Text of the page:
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J. Craig Venter says he expects biology to largely replace what has been created by the oil industry. If anyone can comfortably make a statement like that to a room full of venture capitalists, it’s Venter. The genomics guru, who has had his own genome sequenced […]

venter1.jpgJ. Craig Venter says he expects biology to largely replace what has been created by the oil industry. If anyone can comfortably make a statement like that to a room full of venture capitalists, it’s Venter. The genomics guru, who has had his own genome sequenced and has a new memoir out he’s looking to plug, detailed his vision for “designing and synthesizing life” and its applications for energy to a group of VCs down on Sand Hill Road on Tuesday.

Venter explained his genome sequencing work, which has been his focus for the past 15 years, as “bringing biology into a digital world.” He previously jump-started the race to produce the first full transcription of a human genome, and his team is now close to creating the first new artificial life form by building a synthetic chromosome and inserting it into a living bacterial cell.

How does all this apply to clean tech? Venter’s startup, Synthetic Genomics, is commercializing the research to create biofuels, which Venter says are far better — more energy-efficient, more hardy, and easier to blend in the existing fuel system — than traditional biofuels ethanol and butanol.

During his speech on Tuesday, Venter gave more details about the startup’s plans. Venter said the company’s bio jet fuel will be going through extensive testing over the next 12 to 18 months as the company readies itself to scale up for production.

On getting ready to produce large amounts of the fuel, Venter said: “We don’t take production lightly. Billions of barrels [of oil] is a huge number to try to match.” To produce enough of the fuel, Venter said they are planning on a distributed system that would consist of anywhere from 100,000 to a million bioreactors around the country.

It’s ambitious, for sure, but the startup is backed by high-profile VC firm Draper Fisher Jurvetson, along with other private investors. As for the additional investors, Venter said the majority of them actually came from outside of the U.S., and were looking for this technology to benefit entire economies.

Steve Jurvetson introduced Venter to the luncheon crowd and later on Venter said that, though he himself had bad experiences with venture capitalists in the past, the new partnership was going well. Well, a luncheon for venture capitalists at the Quadrus Conference Center is probably not the best place to air grievances anyway.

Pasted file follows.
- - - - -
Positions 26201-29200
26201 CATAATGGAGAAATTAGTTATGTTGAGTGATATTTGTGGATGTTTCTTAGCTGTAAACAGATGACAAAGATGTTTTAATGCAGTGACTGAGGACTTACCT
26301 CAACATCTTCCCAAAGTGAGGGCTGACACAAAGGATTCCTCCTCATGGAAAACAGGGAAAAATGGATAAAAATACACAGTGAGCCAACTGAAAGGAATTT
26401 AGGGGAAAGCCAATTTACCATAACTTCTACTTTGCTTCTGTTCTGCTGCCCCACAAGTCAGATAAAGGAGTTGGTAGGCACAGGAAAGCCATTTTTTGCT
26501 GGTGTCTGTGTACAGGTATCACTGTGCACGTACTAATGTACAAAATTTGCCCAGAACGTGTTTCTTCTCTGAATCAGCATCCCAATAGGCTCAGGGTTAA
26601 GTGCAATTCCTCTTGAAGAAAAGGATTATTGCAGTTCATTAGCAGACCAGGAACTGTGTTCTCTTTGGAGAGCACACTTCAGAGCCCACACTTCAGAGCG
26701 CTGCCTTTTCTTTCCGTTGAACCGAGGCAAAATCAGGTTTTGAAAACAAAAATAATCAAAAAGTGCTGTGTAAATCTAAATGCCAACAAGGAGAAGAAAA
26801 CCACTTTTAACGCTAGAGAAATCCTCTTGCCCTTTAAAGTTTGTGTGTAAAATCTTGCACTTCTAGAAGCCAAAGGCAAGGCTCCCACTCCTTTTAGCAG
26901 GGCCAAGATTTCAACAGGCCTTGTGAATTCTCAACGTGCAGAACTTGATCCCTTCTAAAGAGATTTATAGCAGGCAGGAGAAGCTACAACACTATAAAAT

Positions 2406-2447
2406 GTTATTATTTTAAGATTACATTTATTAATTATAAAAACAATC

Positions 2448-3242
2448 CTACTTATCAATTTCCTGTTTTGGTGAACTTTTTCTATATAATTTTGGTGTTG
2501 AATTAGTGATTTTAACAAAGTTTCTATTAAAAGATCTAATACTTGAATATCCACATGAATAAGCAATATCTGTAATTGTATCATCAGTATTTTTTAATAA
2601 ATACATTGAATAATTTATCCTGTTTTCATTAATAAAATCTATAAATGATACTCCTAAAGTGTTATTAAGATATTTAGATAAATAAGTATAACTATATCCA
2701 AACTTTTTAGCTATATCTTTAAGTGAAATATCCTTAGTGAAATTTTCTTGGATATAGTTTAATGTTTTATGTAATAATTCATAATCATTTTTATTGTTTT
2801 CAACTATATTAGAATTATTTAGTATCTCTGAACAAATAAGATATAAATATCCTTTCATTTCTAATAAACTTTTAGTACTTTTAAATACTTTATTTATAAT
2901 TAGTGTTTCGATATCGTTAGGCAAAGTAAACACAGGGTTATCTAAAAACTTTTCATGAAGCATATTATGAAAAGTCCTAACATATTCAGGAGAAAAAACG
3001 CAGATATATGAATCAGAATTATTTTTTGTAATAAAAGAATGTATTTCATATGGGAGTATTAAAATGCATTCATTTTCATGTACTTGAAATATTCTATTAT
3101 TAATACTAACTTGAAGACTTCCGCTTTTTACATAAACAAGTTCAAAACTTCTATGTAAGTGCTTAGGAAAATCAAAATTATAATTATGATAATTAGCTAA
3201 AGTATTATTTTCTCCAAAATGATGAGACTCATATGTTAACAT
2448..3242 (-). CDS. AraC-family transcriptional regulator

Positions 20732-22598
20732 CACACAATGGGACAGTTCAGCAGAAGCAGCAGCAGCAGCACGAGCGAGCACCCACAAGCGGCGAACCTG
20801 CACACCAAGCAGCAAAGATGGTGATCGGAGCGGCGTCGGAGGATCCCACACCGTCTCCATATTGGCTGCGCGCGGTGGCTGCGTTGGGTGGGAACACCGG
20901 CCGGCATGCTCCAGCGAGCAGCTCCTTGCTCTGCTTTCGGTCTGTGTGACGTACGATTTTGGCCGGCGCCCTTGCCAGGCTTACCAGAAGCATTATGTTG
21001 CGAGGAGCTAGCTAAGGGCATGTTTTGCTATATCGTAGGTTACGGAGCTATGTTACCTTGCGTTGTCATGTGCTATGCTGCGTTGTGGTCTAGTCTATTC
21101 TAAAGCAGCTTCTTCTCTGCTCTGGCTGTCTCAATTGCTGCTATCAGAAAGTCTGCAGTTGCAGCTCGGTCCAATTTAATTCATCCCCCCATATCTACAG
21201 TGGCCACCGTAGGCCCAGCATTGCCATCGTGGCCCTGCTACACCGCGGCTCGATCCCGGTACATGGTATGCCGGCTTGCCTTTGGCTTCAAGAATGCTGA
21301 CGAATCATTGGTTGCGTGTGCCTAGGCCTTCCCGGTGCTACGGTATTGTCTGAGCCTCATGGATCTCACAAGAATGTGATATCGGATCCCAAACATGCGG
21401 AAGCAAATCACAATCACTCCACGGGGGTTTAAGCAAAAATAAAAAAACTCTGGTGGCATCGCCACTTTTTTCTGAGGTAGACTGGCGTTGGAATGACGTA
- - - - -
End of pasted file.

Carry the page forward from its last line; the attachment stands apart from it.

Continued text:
What resonated loud and clear throughout the talk was that Venter, one of the most influential scientists of our age — the New York Times once referred to him as the Larry Ellison of the lab, the Richard Branson of biology — is now devoting all of his efforts to the carbon problem. Venter said he formed Synthetic Genomics to help turn around the rapidly rising amount of carbon emissions.

“We are playing Russian roulette with our planet…Some biological processes you can’t recover from. I’m hoping that is not the case and that we can reverse this.”

  1. [...] Wednesday, Katie Fehrenbacher at earth2tech argued that we could save the planet with genomics. This is a very interesting endeavor, and I for one am a strong believer in the ability of genetic [...]

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  2. [...] December 5th, 2007 at 12:00 am in Startups Does the future of clean fuel rest on genomics? Craig Venter isn’t the only one that thinks so. OPX Biotechnologies, a few month-old Boulder, Colorado-based startup, is also working on [...]

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  3. [...] the future of clean fuel rest on genomics? Craig Venter isn’t the only one that thinks so. OPX Biotechnologies, a few month-old Boulder, Colorado-based startup, is also working on [...]

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  4. [...] could prove to be a big opportunity for Venter’s startup Synthetic Genomics, which is commercializing his research to create biofuels. Venter believes his synthetic versions will be far better — more energy efficient, hardy, and [...]

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  5. [...] FT described him as a “scientific superhero” for some. If you were betting on anyone to make biofuels from algae a reality, you would probably bet on [...]

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  6. [...] has spent the last 15 years on genome sequencing and as he said at a talk I saw him give back in 2007, he’s been trying to “bring biology into a digital world.” He previously jump-started the [...]

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